Gravity as the Square of Gauge Theory

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http://arxiv.org/abs/1004.0693

Gravity as the Square of Gauge Theory

Zvi Bern, Tristan Dennen, Yu-tin Huang, Michael Kiermaier
(Submitted on 5 Apr 2010)
We explore consequences of the recently discovered duality between color and kinematics, which states that kinematic numerators in a diagrammatic expansion of gauge-theory amplitudes can be arranged to satisfy Jacobi-like identities in one-to-one correspondence to the associated color factors. Using on-shell recursion relations, we give a field-theory proof showing that the duality implies that diagrammatic numerators in gravity are just the product of two corresponding gauge-theory numerators, as previously conjectured. These squaring relations express gravity amplitudes in terms of gauge-theory ingredients, and are a recasting of the Kawai, Lewellen and Tye relations. Assuming that numerators of loop amplitudes can be arranged to satisfy the duality, our tree-level proof immediately carries over to loop level via the unitarity method. We then present a Yang-Mills Lagrangian whose diagrams through five points manifestly satisfy the duality between color and kinematics. The existence of such Lagrangians suggests that the duality also extends to loop amplitudes, as confirmed at two and three loops in a concurrent paper. By "squaring" the novel Yang-Mills Lagrangian we immediately obtain its gravity counterpart. We outline the general structure of these Lagrangians for higher points. We also write down various new representations of gauge-theory and gravity amplitudes that follow from the duality between color and kinematics.
 

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I am trying to read this paper, but it seems that this duality gravity/duality is not restricted to the N=4 SUSY and N=8 SUGRA, but is generic to a large classe of different theories of gravity and gauge theories!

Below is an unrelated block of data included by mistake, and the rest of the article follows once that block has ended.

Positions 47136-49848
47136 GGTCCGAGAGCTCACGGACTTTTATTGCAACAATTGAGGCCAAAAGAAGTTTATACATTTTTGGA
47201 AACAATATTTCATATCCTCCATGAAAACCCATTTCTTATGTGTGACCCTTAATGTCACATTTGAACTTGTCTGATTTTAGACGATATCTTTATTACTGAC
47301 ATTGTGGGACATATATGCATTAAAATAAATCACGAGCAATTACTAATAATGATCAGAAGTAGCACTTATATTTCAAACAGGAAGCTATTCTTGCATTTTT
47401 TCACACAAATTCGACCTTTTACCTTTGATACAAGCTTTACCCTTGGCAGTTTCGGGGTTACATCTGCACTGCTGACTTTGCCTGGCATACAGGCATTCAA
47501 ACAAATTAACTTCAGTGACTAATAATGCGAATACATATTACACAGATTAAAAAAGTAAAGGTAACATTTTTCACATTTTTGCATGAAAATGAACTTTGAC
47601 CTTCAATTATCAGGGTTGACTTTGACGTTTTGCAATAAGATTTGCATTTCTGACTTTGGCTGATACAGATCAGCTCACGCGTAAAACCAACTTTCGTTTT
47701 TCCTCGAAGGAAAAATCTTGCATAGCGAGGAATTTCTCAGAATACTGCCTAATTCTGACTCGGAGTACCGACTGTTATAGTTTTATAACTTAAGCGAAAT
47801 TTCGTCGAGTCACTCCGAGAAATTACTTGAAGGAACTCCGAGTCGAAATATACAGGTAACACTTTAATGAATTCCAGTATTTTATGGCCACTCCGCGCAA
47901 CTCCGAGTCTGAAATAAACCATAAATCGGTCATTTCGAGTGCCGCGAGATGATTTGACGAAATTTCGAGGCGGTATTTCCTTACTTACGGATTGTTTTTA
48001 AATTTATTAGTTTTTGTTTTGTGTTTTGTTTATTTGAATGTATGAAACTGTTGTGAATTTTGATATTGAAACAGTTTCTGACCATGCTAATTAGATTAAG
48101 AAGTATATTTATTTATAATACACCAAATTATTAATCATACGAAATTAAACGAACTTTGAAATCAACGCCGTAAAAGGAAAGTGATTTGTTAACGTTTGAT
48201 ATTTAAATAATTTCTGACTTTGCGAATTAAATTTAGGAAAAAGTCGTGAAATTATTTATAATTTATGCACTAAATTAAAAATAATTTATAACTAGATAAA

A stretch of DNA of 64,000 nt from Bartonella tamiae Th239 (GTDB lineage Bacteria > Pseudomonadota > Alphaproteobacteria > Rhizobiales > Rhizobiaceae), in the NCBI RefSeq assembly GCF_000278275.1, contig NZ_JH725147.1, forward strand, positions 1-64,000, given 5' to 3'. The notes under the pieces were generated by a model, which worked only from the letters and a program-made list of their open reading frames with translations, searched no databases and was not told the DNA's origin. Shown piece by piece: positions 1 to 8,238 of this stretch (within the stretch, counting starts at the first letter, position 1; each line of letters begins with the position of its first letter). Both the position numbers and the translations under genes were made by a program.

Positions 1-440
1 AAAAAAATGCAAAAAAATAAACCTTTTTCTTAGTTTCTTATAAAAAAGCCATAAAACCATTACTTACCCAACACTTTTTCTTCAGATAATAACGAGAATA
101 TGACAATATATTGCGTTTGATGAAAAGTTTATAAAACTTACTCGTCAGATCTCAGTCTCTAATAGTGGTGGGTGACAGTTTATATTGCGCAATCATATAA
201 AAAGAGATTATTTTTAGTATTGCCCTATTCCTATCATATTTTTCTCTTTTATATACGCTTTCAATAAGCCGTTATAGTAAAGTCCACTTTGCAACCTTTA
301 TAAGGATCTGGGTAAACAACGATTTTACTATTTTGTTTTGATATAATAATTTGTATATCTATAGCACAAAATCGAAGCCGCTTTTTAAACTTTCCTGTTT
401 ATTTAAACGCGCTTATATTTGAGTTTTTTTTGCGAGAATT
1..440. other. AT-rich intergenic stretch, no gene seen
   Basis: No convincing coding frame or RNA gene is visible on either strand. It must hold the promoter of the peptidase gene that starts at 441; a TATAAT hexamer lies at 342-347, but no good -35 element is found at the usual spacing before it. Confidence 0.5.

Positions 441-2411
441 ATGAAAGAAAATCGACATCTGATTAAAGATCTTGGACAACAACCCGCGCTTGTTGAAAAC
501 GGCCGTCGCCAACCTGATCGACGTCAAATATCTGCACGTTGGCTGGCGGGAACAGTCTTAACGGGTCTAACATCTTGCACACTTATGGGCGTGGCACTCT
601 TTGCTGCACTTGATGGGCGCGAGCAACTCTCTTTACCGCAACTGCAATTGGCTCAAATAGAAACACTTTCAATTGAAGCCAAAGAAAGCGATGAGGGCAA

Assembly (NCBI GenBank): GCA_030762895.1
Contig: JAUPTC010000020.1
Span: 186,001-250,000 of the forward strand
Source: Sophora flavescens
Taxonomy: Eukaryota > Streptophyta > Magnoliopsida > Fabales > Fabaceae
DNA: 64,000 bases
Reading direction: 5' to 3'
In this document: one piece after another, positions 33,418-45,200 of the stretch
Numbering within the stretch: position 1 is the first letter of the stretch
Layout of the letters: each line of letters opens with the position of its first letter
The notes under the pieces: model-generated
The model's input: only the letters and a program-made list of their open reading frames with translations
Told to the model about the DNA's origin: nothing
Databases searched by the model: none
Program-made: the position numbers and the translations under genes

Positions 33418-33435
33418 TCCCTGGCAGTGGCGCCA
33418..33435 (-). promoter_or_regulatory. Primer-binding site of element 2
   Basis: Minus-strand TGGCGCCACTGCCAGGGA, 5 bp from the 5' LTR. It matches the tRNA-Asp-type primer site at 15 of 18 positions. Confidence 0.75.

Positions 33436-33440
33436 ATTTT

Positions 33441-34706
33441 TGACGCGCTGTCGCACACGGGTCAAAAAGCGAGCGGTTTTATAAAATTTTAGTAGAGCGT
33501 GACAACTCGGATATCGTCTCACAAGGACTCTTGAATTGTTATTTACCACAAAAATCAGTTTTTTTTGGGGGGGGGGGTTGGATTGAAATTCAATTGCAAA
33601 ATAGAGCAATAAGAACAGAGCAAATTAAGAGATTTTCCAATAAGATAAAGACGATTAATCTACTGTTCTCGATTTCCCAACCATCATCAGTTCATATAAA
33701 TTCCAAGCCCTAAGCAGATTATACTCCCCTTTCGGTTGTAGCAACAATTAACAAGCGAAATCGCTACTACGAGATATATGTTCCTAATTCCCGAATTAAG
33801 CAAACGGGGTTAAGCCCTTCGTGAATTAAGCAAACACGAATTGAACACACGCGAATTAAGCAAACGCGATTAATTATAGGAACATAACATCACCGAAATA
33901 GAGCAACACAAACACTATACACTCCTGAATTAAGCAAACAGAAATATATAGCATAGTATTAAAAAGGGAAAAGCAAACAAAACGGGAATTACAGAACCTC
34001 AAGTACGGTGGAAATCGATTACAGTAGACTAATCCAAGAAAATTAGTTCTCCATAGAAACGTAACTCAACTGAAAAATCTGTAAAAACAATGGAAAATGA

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From the introduction of the paper:

"A natural question is: what Lagrangian generates diagrams that automatically satisfy the BCJ duality? We shall describe such a Lagrangian here, and present its explicit form up to five points, leaving the question of the more complicated explicit higher-point forms to the future. We have also worked out the six-point Lagrangian and outline its structure, and make comments about the all-orders form of the Lagrangian. We find that a covariant Lagrangian whose diagrams satisfy the duality is necessarily nonlocal.
We can make this Lagrangian local by introducing auxiliary fields. Remarkably we
find that, at least through six points, the Lagrangian differs from ordinary Feynman gauge
simply by the addition of an appropriate zero, namely terms that vanish by the color Jacobi identity. Although the additional terms vanish when summed, they appear in diagrams in just the right way so that the BCJ duality is satisfied. Based on the structures we find, it seems likely that any covariant Lagrangian where diagrams with an arbitrary number of external legs satisfy the duality must have an infinite number of interactions."

********************

For those who know a bit about asymptotic safetiy, why does that sound a bit to me like that? Maybe because we are relating an infinite complexity of interactions to a finite symmetry, BCJ, or in the case of the AS, to the safe point?
 

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